American Airlines sorry over basketball players theft claim


American Airlines sorry over basketball players theft claim

Image copyright Getty Images

American Airlines has apologised to two professional basketball players who were kicked off a flight after being wrongly accused of theft.

Marquis Teague and Trahson Burrell boarded a plane on Christmas Eve, en route to a game.

But before take off, a flight attendant claimed the men had taken blankets from the first class cabin, and they were forced off the plane.

It later emerged the pair had been given the blankets by passengers.

Skip Twitter post by @Dhouse35

It’s 2017 and a Flight attendant for @AmericanAir sees 2 young black athletes with blankets from first class, his 1st comment is “did you steal them” how about you teach people to get the facts first before jumping to conclusions. ?#beingblackinamerican

— Darnell Lazare (@Dhouse35) December 24, 2017


End of Twitter post by @Dhouse35

Both of the basketball players are African American, as was the flight attendant involved.

Neither of the athletes, who play for the National Basketball Association's minor league team Memphis Hustle, has commented on the incident.

But Hustle assistant coach Darnell Lazere tweeted that he believed the incident was driven by race.

The players were flying from Dallas-Fort Worth International Airport to Sioux Falls, South Dakota on a flight operated by Envoy Air, a subsidiary of American Airlines.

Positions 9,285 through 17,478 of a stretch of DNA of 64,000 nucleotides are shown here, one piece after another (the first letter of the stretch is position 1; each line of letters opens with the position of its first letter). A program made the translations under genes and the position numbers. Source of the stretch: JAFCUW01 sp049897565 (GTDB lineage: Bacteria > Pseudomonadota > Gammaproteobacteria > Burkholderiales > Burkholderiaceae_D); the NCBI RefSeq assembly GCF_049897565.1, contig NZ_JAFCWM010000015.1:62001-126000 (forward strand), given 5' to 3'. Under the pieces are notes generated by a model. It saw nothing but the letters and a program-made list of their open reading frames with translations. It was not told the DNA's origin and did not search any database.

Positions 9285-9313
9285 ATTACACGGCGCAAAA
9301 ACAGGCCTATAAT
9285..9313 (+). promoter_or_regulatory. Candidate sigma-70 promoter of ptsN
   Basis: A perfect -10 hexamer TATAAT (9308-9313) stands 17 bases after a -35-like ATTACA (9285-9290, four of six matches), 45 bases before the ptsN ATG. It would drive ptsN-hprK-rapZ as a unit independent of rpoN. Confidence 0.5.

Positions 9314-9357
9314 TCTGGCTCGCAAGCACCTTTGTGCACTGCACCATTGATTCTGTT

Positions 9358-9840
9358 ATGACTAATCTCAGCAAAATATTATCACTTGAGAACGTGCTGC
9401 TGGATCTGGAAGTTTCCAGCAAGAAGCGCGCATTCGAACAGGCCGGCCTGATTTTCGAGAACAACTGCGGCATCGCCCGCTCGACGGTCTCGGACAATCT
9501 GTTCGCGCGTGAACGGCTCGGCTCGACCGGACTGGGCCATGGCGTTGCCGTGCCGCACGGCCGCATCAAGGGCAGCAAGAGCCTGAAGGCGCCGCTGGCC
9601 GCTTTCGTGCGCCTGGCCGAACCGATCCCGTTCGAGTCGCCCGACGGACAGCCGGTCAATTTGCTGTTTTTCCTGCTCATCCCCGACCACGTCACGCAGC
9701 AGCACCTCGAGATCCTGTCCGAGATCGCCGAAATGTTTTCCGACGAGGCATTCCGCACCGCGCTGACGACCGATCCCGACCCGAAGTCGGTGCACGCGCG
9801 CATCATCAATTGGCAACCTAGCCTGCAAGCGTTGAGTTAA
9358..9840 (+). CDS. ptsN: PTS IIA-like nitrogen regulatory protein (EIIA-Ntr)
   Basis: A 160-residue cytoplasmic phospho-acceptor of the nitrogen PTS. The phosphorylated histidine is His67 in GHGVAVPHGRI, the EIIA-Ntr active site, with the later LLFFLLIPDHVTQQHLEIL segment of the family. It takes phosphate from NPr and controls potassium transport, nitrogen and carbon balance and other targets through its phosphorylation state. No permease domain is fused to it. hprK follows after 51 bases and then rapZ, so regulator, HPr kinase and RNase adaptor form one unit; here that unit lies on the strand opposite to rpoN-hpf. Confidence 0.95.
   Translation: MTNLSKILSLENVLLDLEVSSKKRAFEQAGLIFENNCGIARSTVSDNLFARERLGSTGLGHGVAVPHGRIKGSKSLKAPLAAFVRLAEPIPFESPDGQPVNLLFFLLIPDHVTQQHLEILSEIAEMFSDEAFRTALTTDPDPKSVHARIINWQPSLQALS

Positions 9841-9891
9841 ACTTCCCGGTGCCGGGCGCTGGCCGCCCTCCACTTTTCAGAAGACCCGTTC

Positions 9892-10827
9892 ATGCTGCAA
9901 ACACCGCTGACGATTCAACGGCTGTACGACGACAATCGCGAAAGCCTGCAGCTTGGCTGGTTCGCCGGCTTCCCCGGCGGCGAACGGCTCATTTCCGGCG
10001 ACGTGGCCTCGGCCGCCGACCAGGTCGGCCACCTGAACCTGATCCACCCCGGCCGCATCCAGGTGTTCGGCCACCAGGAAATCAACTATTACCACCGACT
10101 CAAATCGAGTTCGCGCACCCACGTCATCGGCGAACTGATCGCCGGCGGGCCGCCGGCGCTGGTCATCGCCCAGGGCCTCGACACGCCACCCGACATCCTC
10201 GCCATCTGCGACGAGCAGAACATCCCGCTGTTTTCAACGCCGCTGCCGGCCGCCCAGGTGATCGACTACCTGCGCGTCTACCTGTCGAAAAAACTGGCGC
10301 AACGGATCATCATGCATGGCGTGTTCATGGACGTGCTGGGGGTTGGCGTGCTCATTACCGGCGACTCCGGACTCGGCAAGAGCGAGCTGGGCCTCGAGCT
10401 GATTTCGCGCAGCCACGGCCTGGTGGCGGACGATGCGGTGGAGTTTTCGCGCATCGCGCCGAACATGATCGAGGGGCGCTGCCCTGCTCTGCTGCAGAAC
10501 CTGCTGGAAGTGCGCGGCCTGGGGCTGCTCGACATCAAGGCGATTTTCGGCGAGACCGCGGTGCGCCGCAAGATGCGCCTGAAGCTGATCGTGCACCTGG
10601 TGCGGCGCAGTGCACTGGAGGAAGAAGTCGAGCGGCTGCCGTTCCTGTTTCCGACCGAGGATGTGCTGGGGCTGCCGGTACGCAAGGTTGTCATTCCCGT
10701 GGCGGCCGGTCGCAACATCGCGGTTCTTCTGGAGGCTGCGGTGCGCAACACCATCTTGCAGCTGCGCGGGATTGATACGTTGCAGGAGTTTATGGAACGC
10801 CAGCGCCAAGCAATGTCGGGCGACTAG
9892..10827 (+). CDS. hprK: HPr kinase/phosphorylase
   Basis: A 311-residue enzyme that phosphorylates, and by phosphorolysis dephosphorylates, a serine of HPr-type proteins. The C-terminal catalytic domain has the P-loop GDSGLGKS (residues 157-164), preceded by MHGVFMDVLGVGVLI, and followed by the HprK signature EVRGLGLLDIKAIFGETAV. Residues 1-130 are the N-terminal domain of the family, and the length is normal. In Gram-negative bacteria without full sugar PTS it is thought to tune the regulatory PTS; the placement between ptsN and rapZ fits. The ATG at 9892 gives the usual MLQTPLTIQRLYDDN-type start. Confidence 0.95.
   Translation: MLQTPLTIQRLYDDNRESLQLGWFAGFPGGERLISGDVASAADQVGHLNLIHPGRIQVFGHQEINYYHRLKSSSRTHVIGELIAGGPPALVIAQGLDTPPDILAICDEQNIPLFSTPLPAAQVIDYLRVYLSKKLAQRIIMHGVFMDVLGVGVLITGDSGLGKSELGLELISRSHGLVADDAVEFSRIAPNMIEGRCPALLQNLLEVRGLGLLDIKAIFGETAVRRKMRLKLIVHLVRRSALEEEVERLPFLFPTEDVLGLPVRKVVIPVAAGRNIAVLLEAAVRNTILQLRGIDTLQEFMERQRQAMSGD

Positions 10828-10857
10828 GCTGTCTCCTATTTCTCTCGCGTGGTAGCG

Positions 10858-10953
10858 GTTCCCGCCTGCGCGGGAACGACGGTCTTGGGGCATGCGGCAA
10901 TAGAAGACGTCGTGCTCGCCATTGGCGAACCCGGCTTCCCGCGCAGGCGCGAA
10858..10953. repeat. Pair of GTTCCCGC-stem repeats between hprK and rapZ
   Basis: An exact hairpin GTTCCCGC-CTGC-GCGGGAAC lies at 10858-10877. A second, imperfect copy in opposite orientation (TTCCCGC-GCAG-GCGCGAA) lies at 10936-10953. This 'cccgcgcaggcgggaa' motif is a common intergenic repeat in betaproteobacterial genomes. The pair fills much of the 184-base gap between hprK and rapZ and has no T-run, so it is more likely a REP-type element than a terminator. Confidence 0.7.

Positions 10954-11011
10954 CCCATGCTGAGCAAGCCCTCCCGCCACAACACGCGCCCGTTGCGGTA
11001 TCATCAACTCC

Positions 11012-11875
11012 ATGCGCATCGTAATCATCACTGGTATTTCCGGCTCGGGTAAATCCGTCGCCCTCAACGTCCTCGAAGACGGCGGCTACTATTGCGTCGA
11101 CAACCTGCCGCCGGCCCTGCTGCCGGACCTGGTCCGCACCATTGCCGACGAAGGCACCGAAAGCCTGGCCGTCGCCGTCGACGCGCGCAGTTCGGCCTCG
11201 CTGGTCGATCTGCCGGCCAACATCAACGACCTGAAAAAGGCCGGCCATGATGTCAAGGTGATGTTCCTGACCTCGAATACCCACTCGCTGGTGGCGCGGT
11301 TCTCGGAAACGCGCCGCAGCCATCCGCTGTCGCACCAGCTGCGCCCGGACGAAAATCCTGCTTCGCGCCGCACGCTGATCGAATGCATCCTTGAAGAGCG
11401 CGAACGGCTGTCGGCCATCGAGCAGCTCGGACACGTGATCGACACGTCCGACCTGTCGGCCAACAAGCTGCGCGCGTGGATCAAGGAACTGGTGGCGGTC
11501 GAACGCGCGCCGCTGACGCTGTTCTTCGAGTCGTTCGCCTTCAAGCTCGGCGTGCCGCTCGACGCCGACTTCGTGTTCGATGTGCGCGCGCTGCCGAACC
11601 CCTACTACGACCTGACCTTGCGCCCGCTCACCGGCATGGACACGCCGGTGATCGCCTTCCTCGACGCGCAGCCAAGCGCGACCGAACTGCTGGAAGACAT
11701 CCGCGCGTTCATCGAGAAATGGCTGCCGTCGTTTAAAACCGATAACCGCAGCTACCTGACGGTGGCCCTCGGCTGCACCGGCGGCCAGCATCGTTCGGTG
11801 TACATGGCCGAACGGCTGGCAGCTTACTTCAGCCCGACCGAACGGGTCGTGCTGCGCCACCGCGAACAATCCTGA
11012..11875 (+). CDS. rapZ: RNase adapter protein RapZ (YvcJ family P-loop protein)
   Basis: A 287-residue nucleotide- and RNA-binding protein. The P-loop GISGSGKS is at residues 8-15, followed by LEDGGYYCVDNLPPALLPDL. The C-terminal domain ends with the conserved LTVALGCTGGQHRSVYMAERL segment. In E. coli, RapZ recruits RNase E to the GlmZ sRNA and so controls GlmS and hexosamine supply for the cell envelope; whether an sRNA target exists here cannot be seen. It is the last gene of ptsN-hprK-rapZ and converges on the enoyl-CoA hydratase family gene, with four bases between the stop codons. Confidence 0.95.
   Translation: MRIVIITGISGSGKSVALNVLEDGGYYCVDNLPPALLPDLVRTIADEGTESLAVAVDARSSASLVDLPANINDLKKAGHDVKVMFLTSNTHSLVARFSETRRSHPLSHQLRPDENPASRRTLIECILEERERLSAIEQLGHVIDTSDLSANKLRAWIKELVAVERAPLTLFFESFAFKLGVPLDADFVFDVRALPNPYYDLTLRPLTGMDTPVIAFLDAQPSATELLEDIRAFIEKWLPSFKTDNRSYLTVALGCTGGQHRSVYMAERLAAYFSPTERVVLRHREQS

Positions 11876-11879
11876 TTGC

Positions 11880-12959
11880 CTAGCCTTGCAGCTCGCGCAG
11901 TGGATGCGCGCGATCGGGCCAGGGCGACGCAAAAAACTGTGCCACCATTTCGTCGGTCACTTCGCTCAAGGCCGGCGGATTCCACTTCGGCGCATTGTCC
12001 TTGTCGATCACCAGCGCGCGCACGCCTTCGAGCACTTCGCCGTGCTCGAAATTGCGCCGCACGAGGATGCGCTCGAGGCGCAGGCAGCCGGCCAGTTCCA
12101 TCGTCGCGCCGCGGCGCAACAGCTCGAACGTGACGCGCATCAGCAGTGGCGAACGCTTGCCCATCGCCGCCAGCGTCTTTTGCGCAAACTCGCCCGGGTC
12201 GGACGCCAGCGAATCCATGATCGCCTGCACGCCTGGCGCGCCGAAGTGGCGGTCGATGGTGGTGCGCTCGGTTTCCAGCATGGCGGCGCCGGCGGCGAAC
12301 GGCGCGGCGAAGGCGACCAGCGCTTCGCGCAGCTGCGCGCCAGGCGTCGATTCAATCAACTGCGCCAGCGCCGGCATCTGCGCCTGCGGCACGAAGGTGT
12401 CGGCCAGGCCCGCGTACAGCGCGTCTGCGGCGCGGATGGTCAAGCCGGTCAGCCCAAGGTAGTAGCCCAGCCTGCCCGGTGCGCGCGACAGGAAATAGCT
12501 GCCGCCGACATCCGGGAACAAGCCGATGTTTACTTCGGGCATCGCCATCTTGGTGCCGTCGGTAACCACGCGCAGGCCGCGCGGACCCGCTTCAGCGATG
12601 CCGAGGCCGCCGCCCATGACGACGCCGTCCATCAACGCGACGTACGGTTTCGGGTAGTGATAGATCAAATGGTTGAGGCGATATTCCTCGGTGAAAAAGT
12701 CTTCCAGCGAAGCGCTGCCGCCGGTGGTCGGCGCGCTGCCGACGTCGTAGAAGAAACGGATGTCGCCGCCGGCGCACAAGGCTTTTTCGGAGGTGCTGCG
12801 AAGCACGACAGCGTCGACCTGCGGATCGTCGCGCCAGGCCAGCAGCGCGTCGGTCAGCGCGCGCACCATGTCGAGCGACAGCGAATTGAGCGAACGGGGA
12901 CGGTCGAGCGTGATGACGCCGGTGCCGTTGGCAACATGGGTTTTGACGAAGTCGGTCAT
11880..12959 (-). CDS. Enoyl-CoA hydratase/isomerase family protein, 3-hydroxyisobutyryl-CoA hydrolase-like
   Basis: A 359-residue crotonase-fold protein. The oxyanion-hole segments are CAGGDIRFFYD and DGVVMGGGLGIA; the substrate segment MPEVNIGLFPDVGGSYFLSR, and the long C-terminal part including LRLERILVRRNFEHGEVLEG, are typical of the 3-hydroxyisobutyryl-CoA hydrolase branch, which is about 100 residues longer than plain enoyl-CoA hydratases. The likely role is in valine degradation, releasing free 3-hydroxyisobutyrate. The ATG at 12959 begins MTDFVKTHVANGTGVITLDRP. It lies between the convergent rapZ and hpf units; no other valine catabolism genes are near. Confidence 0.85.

American Airlines spokesman Joshua Freed said the carrier was now reviewing the incident.

Image copyright Getty Images
Image caption Marquis Teague (left) and Trahson Burrell (right) have yet to comment.

"We apologise for what occurred on this flight. We take pride in bringing people together, and we know that on this flight we let some of our customers down," he said.

'Disturbing pattern'

Mr Teague and Mr Burrell were given first class tickets and flown to their final destination on a later flight.

Their team won the Christmas Day game against Sioux Falls Skyforce 131-115, with Burrell scoring 15 points and Teague getting 11.

American Airlines has been trying to address accusations of bias in the way it has treated some customers.

In October, the civil rights group NAACP warned of "a pattern of disturbing incidents reported by African-American passengers, specific to American Airlines".

The carrier later pledged to put its 120,000 employees through new training.

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